Stimming: A Puppet Show for One?

by J

When I was a kid, my mom was friends with a woman whose son has autism. Until recently, this child was my only real life example of what autism “looks like”. Looking back, and knowing what I know now, chances are that this child had some additional challenges that extended outside of autism. However, we knew he had autism, and it was obvious… to everyone that encountered him.

Why was it so obvious?.. because out of all of his autistic behaviors, the one that was the most pronounced, the one that made him stand out in every crowd, was the fact that he was almost always flapping his hands in front of his face. It was as if he had two hand-puppets on and he was putting on a puppet show… for himself. Everyone was invited to the viewing, but only he knew the story line. At the time, I just knew that this never-ending puppet show was how he was, pretty much all of the time, and I knew he did it because he was autistic. I now know that this is a self coping mechanism and it is called stimming.

To me, stimming was what autism “looked like”.

When concerns first started to arise that S may have autism, stimming was one of my worst fears. I feared that S would become like the kid I grew up with and that he would be lost in his own world with just his hand puppets flapping in front of him. I worried that a behavior like this would cause my son to stand out and be made fun of and I worried that it would push him deeper into his own world. So, it was much to my relief when S seemed to not develop this behavior.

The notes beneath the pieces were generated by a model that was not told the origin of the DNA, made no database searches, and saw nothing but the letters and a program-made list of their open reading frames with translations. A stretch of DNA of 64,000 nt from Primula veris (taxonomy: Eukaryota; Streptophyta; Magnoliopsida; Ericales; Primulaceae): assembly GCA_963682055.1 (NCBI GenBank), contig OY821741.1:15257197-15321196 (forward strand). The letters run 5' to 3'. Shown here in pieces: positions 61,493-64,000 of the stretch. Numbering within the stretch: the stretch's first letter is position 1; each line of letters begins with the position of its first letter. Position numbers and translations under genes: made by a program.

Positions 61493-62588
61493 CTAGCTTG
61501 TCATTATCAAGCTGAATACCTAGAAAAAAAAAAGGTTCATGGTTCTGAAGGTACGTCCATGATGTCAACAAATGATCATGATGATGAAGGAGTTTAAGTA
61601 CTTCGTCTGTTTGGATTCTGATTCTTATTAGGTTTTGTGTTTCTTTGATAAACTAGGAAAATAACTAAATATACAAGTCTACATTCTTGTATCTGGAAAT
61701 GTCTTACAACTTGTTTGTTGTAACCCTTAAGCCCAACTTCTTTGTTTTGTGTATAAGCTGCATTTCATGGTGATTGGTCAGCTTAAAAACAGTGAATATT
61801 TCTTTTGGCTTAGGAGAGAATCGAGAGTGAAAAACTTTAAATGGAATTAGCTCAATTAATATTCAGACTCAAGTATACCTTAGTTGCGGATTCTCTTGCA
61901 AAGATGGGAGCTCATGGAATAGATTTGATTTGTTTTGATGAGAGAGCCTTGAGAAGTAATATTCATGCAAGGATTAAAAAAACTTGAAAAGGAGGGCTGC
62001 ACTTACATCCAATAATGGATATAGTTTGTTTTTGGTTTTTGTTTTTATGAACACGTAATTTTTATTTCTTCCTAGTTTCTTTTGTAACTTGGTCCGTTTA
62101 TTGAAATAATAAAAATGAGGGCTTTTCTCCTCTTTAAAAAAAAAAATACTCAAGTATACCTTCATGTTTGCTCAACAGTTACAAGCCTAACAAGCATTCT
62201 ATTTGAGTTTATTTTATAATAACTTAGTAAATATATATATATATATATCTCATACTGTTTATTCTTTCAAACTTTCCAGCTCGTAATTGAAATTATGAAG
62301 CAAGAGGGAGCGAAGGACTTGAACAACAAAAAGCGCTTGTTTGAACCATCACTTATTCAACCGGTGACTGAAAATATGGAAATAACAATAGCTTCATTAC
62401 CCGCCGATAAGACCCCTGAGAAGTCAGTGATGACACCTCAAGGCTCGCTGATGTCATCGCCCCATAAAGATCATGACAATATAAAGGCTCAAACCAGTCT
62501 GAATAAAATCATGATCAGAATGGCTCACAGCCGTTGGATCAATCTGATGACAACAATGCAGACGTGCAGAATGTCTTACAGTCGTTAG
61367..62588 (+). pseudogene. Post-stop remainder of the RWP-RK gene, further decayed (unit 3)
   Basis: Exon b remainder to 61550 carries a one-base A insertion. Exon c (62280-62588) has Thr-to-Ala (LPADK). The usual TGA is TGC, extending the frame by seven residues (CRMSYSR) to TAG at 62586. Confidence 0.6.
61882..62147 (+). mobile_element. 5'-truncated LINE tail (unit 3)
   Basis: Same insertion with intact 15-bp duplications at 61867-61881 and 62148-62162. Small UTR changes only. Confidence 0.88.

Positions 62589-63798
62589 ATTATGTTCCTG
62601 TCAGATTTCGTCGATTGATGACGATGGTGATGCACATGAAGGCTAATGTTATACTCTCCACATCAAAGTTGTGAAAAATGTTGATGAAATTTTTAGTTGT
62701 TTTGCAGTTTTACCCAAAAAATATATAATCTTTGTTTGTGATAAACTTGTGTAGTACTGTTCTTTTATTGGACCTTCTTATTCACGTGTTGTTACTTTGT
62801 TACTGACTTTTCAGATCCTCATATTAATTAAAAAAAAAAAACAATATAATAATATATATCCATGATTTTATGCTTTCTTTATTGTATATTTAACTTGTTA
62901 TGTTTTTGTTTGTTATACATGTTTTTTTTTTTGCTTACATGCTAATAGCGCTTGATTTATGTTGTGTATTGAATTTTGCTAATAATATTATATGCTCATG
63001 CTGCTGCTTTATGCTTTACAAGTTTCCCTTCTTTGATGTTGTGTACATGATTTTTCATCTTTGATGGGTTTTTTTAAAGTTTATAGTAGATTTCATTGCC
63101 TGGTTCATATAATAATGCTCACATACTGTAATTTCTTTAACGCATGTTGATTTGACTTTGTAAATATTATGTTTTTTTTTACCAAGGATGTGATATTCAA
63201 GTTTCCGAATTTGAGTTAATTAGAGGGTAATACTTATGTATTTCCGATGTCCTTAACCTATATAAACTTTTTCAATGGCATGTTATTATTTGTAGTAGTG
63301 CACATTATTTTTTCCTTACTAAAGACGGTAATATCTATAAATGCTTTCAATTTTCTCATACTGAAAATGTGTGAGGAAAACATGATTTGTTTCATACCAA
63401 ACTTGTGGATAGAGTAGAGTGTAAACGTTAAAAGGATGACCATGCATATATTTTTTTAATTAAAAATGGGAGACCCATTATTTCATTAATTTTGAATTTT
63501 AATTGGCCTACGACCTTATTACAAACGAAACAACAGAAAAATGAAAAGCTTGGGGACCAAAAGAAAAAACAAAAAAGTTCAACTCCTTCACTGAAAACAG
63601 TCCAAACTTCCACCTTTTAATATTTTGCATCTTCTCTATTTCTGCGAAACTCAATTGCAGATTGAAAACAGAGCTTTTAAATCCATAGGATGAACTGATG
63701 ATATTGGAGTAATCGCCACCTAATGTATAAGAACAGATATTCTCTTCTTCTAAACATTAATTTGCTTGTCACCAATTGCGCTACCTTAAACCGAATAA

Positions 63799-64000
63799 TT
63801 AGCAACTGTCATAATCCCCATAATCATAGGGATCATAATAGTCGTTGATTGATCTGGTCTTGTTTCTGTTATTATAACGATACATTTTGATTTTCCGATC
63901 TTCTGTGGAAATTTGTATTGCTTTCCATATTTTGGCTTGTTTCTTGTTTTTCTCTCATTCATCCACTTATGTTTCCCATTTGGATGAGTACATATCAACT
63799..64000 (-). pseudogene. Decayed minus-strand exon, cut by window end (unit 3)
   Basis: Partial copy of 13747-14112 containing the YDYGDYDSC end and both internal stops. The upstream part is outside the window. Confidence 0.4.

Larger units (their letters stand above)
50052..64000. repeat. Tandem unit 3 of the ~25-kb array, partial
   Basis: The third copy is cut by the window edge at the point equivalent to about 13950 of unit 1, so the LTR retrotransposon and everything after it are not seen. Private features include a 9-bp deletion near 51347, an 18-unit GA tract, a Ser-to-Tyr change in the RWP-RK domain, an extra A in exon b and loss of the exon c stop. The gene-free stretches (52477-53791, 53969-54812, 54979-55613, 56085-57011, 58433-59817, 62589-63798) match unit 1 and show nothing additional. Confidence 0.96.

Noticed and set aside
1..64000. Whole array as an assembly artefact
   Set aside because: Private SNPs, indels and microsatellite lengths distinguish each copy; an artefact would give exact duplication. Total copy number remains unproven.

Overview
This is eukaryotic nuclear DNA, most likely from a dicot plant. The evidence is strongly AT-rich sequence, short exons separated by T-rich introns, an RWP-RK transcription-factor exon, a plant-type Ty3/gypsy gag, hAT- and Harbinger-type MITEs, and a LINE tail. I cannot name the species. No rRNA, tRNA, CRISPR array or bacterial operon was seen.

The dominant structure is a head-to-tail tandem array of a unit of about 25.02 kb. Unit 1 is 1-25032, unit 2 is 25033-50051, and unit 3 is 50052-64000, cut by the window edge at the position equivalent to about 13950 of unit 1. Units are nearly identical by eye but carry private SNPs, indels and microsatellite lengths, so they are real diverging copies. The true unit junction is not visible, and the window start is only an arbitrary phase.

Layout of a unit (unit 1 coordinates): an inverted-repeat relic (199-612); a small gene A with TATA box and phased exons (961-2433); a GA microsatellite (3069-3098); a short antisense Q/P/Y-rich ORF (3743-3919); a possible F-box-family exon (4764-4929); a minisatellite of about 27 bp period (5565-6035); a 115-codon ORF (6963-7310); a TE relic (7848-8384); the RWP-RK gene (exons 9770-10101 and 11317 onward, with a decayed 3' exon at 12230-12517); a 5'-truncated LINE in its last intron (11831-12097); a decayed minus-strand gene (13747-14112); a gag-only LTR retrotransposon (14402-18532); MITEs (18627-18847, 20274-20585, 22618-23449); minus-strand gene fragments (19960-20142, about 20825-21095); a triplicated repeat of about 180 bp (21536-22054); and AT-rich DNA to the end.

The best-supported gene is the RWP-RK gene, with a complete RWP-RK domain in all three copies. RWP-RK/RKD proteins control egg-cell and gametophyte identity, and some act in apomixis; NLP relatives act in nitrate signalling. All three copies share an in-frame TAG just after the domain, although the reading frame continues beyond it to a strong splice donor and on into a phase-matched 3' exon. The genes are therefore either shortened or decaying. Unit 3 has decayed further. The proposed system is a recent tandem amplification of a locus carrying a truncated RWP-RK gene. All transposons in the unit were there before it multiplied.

Until now.

Last week, S started flapping his hands when he is angry or upset. It seems that he no longer takes off his shoes for that sensory release and he has now moved on to hand flapping. Over the past few days, it has progressed and he now also flaps when he is excited. His teacher noticed it yesterday and confirmed that that is what I am seeing. So, now the fear is back. I guess this is just one more uncertainty that we will have to work through. One more thing about autism that I need to accept and hope that I am able to help my son deal with appropriately. And quite frankly, it is one more thing that I will worry about.

Will this behavior progress further?  Will this cause him to stand out and, in turn, be singled out and made fun of? And will that, in turn, cause him to further retreat into himself?

Will he become the ‘puppet show kid’?

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